WannaCry started infecting machines on May 12 2017, being downloaded onto a Windows computer and subsequently encrypting the files it requires to run.
Whilst this type of infection is not new, the sheer scale of WannaCry lead it to be headline news in many countries around the world, especially Britain where it lead the National Health Service (NHS) to suspend a number of services, including operations.
The infection wasn’t particularly sophisticated and certainly wasn’t some new super virus that will bring down the world’s computing infrastructure… however, it did highlight a more brazen approach by hackers to demand money up front for their crimes. In this case, the sum of $300-worth of bitcoin was demanded to decrypt the infected machines.
In this article, I will explain how this virus worked and what you can do to both protect your system and ensure you don’t get the infection on your own machine.
What Is WannaCry?
The origin of WannaCRY is still unknown.
However, as is the case with most of these infections, states such as Russia (I’m sorry to say because the Russian people are generally very cultured), China or such places as Nigeria, North Korea, Libya etc are often cited as potential sources.
It will take the likes of the FBI some time to determine the specific source of the infection, until then we’ll just have to speculate as to who wrote it and why.
It must be stated that the infection was indiscriminate in who it targeted. Russia was particularly badly hit, as was a large number of multinational companies, one of whom in France had to close their factories to remove the virus. I’ll explain how this happened in a second.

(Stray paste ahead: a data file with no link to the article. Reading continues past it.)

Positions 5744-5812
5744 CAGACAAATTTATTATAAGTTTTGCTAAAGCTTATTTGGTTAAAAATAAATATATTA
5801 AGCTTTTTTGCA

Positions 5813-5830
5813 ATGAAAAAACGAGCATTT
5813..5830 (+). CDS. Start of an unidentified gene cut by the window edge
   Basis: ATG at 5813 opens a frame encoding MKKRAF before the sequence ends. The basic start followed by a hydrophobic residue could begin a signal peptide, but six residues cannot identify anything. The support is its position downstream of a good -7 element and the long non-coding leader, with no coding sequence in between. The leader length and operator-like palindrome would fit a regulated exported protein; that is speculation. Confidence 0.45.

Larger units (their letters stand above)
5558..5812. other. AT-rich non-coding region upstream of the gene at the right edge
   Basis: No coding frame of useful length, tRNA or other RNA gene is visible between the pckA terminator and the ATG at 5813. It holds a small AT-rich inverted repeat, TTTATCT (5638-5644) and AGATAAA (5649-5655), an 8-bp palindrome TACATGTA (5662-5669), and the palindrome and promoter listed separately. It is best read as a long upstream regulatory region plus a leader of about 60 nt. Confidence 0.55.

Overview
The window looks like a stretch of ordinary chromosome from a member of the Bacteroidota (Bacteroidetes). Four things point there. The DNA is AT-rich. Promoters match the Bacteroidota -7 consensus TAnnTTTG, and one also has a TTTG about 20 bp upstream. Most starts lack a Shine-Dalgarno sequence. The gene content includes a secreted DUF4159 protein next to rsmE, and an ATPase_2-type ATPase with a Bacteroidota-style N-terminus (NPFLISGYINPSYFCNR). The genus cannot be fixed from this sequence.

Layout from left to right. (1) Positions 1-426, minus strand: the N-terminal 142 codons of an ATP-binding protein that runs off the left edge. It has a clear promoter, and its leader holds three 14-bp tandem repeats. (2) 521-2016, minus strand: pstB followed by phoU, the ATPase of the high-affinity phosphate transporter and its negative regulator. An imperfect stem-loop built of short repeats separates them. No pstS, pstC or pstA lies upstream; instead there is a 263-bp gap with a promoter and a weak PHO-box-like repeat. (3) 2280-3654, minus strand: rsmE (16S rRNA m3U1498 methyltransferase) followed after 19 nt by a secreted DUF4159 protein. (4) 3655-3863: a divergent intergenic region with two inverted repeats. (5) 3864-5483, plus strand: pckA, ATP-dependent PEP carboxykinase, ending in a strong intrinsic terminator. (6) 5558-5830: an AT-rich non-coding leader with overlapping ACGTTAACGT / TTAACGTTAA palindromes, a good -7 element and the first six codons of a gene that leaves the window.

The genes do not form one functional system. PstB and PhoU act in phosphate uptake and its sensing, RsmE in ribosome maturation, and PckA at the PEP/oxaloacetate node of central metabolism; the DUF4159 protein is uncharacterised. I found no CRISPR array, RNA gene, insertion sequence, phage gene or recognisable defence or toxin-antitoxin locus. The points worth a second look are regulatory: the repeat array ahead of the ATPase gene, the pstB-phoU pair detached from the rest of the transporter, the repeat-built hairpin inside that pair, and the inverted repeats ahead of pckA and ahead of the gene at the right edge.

To give you a brief explanation, WannaCry is a “ransomware” virus. This is a type of “malware” (malicious software) application which – when installed – will block access to many core aspects of your system and prevent you from being able to access your files.
Computer viruses come in many forms. Malware is a particularly stubborn type because they often evade detection from antivirus applications – posing as legitimate tools that you may wish to download onto your system. Obviously, you discover their true intentions too late.
Malware can only be removed by actively removing the files that it uses to run (it’s just standard software which runs like all the other programs you have).
The problem with WannaCRY is that since it encrypts the user’s files, it can be very difficult to undo any of the damage that it causes. This is why backing up your data, especially with some sort of “cloud” data system is so strongly recommended.
Why Did It Spread So Far?
Whilst WannaCRY is obviously a terrible infection, the main reason I am writing about it is because of how widely it spread.
The following are some of the more high-profile victims:
Hundreds of hospitals across UK suffered a massive outage in the wake of the infection with the administration being forced to delay or even cancel surgeries and X-rays of a large number of patients.
The Spanish telephone giant said it was attacked.
The French automobile giant was hit, forcing it to halt production at sites in France and its factory in Slovenia as part of measures to stop the spread of the virus
- Deutsche Bahn
The German train operator was hit as travellers tweeted pictures of hijacked departure boards showing the ransom demand instead of train times. The company, insisted train services were unaffected.